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    A revised version of this paper was published as: Schafer, N.E. (1994). "Exploring the Link between Visits and Parole Success: A Survey of Prison Visitors." International Journal of Offender Therapy and Comparative Criminology 38(1): 17–31 (Spring 1994). (http://dx.doi.org/10.1177/0306624X9403800103)An exploratory survey of visitors to two men's prisons finds that the visitors differ in some significant ways from prisoners' families previously described in the literature. The results raise some questions about the correlation that has been established between visits and post-release success and provoke suggestions for in-depth research into visitor/prisoner relationships.[Introduction] / Background of the Study / Research Method / Survey results / Profiles / Discussion / Conclusion / References / Table

    Disproportionate Minority Processing of Females: A Comparison of Native, Black and White Juveniles

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    An examination of four years of statewide female juvenile referral data showed that Native girls are referred in disproportionate numbers and tend to have lengthier records. Underage drinking was one of the most frequent referral reasons. Because many of the Native females were from rural communities, the disproportionate referrals may be a factor of the smallness of the communities, in which misbehavior is more readily noticed. Examination of a subset of files for girls with multiple referrals showed that the actual behavior was often not particularly grave and that many of the girls with multiple referrals came from very unstable backgrounds.This study was made possible by a gift from Cook Inlet Region, Inc. and was conducted in collaboration with the Alaska Division of Family and Youth Services.Abstract / [Introduction] / Research Methodology / Girls in the Larger Data Set / Conclusion / Bibliography / Appendix: Referrals of Female Habitual Offenders (5 or more referrals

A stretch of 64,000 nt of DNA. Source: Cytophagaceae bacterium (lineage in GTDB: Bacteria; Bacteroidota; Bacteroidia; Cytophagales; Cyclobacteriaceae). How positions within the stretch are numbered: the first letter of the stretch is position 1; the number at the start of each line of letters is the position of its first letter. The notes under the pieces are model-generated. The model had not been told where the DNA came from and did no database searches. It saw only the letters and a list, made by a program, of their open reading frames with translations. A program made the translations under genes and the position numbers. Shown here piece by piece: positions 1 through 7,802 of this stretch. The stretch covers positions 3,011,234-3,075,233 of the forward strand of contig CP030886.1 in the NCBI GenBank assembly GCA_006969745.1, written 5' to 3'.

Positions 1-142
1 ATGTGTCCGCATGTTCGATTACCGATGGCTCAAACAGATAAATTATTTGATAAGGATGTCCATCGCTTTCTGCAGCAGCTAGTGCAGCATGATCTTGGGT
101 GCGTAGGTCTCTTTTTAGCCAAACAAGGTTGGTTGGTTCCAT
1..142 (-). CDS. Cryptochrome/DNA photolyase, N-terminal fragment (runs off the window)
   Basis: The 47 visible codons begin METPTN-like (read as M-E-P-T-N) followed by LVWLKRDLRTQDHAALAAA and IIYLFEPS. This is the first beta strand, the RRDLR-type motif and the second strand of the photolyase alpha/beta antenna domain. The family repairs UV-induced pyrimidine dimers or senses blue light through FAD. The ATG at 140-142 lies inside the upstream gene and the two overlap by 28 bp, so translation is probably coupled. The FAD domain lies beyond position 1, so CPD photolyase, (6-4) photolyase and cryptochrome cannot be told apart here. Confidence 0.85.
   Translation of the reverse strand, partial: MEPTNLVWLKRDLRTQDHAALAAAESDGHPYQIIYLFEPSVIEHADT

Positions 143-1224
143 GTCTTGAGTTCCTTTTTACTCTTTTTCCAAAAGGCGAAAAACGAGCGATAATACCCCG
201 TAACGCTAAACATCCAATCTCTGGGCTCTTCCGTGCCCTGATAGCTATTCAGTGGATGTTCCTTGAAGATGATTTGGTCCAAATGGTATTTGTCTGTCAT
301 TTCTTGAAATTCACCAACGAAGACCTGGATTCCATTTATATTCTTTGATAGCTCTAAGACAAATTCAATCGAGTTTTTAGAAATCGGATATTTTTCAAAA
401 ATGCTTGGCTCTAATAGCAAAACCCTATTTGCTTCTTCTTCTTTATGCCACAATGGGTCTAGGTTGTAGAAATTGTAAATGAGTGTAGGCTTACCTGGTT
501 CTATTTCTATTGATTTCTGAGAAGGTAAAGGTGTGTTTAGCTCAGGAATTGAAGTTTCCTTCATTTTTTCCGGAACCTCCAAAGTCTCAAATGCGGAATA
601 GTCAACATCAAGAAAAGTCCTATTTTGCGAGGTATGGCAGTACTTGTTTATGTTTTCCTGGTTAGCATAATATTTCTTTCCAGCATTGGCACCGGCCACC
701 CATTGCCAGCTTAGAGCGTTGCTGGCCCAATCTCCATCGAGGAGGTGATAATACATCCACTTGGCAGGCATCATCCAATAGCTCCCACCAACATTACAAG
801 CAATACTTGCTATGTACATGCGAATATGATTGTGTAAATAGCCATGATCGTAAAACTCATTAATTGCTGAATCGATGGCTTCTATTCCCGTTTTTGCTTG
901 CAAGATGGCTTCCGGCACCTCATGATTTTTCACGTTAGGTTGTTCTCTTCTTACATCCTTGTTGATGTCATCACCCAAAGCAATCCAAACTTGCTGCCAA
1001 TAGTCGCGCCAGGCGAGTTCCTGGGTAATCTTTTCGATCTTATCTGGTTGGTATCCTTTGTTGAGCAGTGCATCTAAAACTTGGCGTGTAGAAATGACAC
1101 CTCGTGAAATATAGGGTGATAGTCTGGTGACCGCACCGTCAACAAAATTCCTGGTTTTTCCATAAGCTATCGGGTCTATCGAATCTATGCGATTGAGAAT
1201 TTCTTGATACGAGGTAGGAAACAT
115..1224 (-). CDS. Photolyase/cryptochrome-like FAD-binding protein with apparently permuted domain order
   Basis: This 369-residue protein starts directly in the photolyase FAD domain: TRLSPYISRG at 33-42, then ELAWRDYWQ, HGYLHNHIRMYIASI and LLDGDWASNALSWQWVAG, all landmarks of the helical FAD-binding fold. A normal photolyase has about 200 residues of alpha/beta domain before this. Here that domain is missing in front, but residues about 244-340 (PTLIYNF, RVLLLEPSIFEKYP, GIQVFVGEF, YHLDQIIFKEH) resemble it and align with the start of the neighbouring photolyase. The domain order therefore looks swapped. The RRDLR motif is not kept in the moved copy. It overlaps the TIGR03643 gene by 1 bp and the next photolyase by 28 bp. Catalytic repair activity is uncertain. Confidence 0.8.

Visiting Rules and Regulations: A Preliminary Study

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    A revised version of this paper was published as: Schafer, N.E. (1989). "Prison Visiting: Is It Time to Review the Rules?" Federal Probation 53(4): 25–30 (Dec 1989). (http://heinonline.org/HOL/LandingPage?collection=journals&handle=hein.journals/fedpro53&div=57&id=&page=; )Visiting rules and regulations from 71 long-term adult correctional facilities from 31 states were collected for review. The rules are divided into five areas: visitor application, visitor processing, contraband, conduct, and dress codes. They are reviewed in the light of recent standards which stress the importance of encouraging visits. Suggestions and recommendations for change are included.Abstract / [Introduction] / The Visiting Rules / Becoming a Visitor / Visitor Processing / Contraband / Conduct / Dress Codes / Reference

    Protective Custody Holds in Alaska's Community Jails

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    A presentation of data from fifteen Alaska community jails (Barrow, Cordova, Craig, Dillingham, Haines, Homer, Bristol Bay Borough, Kodiak, Kotzebue, Petersburg, Seward, Sitka, Unalaska, Valdez and Wrangell) regarding protective custody holds β€” essentially detention of public inebriates. The report describes the jails and the procedures for such holds under state statute and presents figures on protective custody holds: number per jail, number by season, number by time of day, ages of those held, duration of hold.National Institute of Justice. Grant No. 98-CE-VX-0014 National Institute of Justice, Office of Justice Programs, United States Department of Justice.Foreword / Introduction / Outcomes / Conclusio